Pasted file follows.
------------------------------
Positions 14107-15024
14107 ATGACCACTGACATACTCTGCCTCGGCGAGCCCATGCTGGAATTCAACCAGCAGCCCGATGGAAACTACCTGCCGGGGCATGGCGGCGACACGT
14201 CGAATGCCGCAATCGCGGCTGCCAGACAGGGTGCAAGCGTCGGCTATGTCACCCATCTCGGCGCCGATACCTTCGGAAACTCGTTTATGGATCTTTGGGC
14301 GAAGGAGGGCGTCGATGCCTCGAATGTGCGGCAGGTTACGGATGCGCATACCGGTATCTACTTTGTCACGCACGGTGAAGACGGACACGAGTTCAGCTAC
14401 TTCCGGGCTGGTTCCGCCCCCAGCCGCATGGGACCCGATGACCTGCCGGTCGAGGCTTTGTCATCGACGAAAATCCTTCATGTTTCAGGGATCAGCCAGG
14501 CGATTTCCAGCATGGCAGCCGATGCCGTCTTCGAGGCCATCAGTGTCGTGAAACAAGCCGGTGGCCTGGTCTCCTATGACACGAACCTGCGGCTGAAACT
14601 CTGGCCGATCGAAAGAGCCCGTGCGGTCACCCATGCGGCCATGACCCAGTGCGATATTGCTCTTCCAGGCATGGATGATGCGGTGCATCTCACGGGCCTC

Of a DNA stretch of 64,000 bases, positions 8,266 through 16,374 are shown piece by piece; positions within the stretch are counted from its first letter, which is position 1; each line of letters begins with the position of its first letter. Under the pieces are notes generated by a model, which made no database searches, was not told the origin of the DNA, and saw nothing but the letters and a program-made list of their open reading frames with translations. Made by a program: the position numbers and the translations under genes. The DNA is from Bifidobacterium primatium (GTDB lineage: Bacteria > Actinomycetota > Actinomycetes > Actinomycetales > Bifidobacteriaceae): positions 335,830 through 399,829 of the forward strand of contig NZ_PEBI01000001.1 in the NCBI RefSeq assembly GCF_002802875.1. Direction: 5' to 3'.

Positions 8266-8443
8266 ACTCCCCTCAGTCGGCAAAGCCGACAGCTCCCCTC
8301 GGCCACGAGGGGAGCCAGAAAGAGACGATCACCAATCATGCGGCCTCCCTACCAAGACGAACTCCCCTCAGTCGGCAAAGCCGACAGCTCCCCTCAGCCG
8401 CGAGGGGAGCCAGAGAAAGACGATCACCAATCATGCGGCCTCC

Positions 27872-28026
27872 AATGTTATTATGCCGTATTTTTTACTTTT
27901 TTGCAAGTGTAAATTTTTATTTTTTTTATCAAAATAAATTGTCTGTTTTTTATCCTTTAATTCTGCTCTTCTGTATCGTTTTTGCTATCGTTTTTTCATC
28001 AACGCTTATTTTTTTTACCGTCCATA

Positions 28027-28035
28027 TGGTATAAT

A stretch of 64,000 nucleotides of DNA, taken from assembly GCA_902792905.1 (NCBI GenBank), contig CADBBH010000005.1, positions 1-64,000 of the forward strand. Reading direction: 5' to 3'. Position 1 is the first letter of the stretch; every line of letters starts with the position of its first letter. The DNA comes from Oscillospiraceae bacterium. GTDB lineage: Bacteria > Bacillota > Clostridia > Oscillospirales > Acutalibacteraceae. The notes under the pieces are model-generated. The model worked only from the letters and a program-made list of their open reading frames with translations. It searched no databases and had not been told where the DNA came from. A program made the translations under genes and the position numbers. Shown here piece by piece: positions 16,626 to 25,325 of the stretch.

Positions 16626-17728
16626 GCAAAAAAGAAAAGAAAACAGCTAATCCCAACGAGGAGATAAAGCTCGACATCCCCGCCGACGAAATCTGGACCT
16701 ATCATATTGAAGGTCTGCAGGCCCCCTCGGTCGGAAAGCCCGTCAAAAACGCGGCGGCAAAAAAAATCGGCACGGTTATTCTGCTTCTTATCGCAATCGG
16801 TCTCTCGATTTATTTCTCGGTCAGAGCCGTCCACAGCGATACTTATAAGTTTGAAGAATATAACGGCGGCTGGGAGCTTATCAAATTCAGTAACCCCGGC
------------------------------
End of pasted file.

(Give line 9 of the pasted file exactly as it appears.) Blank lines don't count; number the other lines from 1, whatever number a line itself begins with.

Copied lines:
Positions 8266-8443